Divestitures Lead 2014 Restaurant M&A Transactions

Divestitures Lead 2014 Restaurant M&A Transactions

jh chap nf2The J.H. Chapman Group, an investment bank specializing in mergers and acquisitions in the food and restaurant industries, has published its 2014 Chain Restaurant Merger & Acquisition Census.  This annual guide to acquisition activity in the retail foodservice industry, developed and analyzed by Chapman Principal David Epstein, provides unique perspectives on important restaurant industry trends.  A link to a free copy of the 2014 Chain Restaurant Merger & Acquisition Census is available at the end of this article.

david epstein nf1The Census captured 107 announcements in 2014, a 10% increase from last year. “There were more corporate divestitures of franchisor stores and legacy brands than we have witnessed in prior years,” said Mr. Epstein. “Refranchising programs contributed more to the deal numbers than in any prior year and several once-core brands saw new owners.”

Major refranchising programs included transactions from Burger King, Taco Bell and Wendy’s. Transactions involving franchised units represented almost 52% of all non-public transactions. “Over the years we have seen a shifting emphasis on owned versus franchised mix. Presently, concept owners seem to favor a larger franchise strategy,” noted Mr. Epstein.  “Not surprising, 96% of all franchise store transactions involved franchisees within the same concept.”

Corporate boards took action this year in jettisoning several legacy brands. Carlson sold TGI Fridays to Sentinel Capital Partners and TriArtisan Capital Partners. Golden Gate Capital acquired Red Lobster from Darden in one of this year’s largest transaction. Other similar transactions included the Burger King Worldwide acquisition of Tim Horton, Checkers sale to Sentinel and the sale of Einstein Bros. Bagels to JAB Holding.

Eight initial public offering announcements were recorded after many years of contraction in the number of public restaurant chains. The IPO announcements included Bojangles, Dave & Busters, El Polo Loco, Habit Burger Grill, J. Alexander’s, Papa Murphy’s, Shake Shack, and Zoe’s Kitchen. Four secondary equity placements were announced by public restaurant companies with most of the funds targeted for concept expansion.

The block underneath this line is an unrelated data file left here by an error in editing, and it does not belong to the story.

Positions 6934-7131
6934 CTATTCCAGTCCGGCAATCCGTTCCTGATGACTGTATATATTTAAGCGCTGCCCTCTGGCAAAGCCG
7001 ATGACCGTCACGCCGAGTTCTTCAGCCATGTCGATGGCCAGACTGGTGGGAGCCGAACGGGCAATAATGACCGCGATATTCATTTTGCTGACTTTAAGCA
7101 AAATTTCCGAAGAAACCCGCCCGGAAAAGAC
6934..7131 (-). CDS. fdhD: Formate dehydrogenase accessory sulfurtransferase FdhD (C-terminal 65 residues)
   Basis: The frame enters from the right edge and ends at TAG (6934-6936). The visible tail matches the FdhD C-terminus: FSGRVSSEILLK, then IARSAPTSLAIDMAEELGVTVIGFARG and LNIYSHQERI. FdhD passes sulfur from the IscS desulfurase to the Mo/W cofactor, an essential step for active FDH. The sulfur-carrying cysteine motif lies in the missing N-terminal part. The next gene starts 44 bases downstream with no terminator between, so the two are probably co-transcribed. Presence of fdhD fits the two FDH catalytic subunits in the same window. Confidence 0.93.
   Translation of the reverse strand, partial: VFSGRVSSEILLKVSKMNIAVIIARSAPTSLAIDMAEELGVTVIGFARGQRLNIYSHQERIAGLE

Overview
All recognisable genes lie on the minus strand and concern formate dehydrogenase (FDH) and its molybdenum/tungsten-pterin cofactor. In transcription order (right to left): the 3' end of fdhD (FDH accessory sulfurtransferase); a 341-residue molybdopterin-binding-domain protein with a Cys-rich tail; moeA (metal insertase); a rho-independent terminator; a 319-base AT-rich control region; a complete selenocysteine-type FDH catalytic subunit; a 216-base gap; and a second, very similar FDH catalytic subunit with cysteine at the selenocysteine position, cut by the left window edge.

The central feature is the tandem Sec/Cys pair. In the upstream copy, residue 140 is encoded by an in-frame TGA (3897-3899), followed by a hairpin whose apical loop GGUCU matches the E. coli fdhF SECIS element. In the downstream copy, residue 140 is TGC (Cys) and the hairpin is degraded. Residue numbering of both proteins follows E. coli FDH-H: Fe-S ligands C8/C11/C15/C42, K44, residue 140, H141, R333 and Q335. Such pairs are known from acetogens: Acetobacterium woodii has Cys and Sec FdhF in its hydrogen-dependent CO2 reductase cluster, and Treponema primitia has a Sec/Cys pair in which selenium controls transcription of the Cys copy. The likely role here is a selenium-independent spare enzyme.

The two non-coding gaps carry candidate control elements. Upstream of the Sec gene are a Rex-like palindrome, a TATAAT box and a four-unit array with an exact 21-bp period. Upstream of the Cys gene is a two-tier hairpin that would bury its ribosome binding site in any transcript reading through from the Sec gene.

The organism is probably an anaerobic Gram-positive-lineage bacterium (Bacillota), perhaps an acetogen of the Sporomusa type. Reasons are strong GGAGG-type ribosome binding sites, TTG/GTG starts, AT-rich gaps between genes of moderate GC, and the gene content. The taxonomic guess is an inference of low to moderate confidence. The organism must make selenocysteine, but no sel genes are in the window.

Private equity funds were involved in 22% of all transactions, down from 35% last year. Among the notable transactions not mentioned above are Victory Park Capital’s acquisition of Daphne’s, Berkshire Partners’ investment in Portillo’s, the Cerberus Capital Management purchase of troubled Fox & Hound, Apollo Global Management’s purchase of CEC Entertainment, Karp Reilly’s purchase of Patxi’s pizza and TPG Growth’s acquisition of PJ United.

Diversification among existing operators intensified with 19 transactions, representing 20% of all non-public transactions captured this year. “Lenders are back in the market encouraging their best customers to consider growth through acquisitions,” said Mr. Epstein. Some examples of this year’s announcements include Food Management Partners’ acquisitions of both Furr’s Fresh Buffet and Don Pablo’s; First Watch Restaurants’ purchase of The Good Egg; Delaware North’s purchase of Patina Restaurant Group; and Buffalo Wild Wings’ investment in nine-unit Rusty Taco.

“For 2015, we are predicting another growth year for restaurant chain M&A activity. Lenders are becoming more aggressive in both loan pricing and availability, which should translate into attractive prices for sellers. IPO transactions may give way to more secondary financings used to finance growth and equity restructuring.  As we noted last year, operators have responded to the Affordable Care Act by a combination of raising prices, reconfiguring menu items and reducing staff. We are still concerned about the effect of commodity costs on earnings, but note that operators have gained much more experience in reacting to large swings during the last two years,” concluded Mr. Epstein.

report logo nf1The Chain Restaurant Merger and Acquisition Census has been published since 1989 and reported on more than 2,800 changes of ownership transactions for chain restaurants in the United States. Restaurant chains qualify for the Census if either the acquirer or the target is headquartered in the United States and has at least four separate foodservice establishments of the same or different concept.  Qualifying candidates include quick service, fast casual, full service, food service management and cafeteria/buffet firms.

The J.H. Chapman Group is an investment banking firm that specializes in mergers and acquisitions in the food and restaurant industries. The firm has offices in Chicago and Paris (www.jhchapman.com).

For a free copy of the 2014 Chain Restaurant Merger & Acquisition Census click HERE.

© 2015 PEPD • Private Equity’s Leading News Magazine • 4-2-15

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